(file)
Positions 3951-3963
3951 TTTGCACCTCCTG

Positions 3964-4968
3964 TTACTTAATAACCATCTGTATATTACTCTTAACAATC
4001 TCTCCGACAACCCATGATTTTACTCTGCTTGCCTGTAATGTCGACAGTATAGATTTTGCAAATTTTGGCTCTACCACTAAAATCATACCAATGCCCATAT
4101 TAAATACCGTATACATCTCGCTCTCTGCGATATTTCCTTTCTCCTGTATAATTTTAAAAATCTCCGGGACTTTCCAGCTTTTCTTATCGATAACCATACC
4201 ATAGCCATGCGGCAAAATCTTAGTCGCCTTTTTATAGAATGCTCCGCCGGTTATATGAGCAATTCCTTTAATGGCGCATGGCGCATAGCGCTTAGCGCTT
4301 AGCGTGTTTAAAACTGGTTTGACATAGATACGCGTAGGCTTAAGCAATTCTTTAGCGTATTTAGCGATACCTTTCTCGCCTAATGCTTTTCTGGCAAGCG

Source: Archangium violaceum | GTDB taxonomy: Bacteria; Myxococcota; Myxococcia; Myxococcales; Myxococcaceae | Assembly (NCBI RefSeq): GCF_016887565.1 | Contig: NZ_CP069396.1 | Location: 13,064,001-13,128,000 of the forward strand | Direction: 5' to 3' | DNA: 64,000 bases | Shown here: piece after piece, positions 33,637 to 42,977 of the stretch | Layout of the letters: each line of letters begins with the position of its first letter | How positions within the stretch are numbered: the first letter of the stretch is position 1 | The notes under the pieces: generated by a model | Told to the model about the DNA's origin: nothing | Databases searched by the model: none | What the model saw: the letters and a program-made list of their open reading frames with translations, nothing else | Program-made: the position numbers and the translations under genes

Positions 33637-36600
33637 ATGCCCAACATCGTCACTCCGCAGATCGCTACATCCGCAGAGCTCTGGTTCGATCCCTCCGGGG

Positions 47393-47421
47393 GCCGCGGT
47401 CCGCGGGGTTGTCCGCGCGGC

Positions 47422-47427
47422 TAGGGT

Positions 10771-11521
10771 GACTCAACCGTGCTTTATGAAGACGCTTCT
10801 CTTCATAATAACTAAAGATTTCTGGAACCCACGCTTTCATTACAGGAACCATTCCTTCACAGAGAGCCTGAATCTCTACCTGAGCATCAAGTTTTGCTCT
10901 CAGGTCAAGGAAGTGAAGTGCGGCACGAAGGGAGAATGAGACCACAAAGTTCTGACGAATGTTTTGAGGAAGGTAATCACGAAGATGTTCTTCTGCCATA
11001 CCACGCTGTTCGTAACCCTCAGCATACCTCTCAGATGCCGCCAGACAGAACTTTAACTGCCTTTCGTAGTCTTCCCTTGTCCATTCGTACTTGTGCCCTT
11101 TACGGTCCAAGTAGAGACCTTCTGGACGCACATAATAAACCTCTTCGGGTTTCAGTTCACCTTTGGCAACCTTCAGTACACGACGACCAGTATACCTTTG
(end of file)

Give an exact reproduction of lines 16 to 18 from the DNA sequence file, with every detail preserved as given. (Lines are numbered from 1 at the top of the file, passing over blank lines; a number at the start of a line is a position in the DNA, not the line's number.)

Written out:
47422 TAGGGT

Positions 10771-11521
10771 GACTCAACCGTGCTTTATGAAGACGCTTCT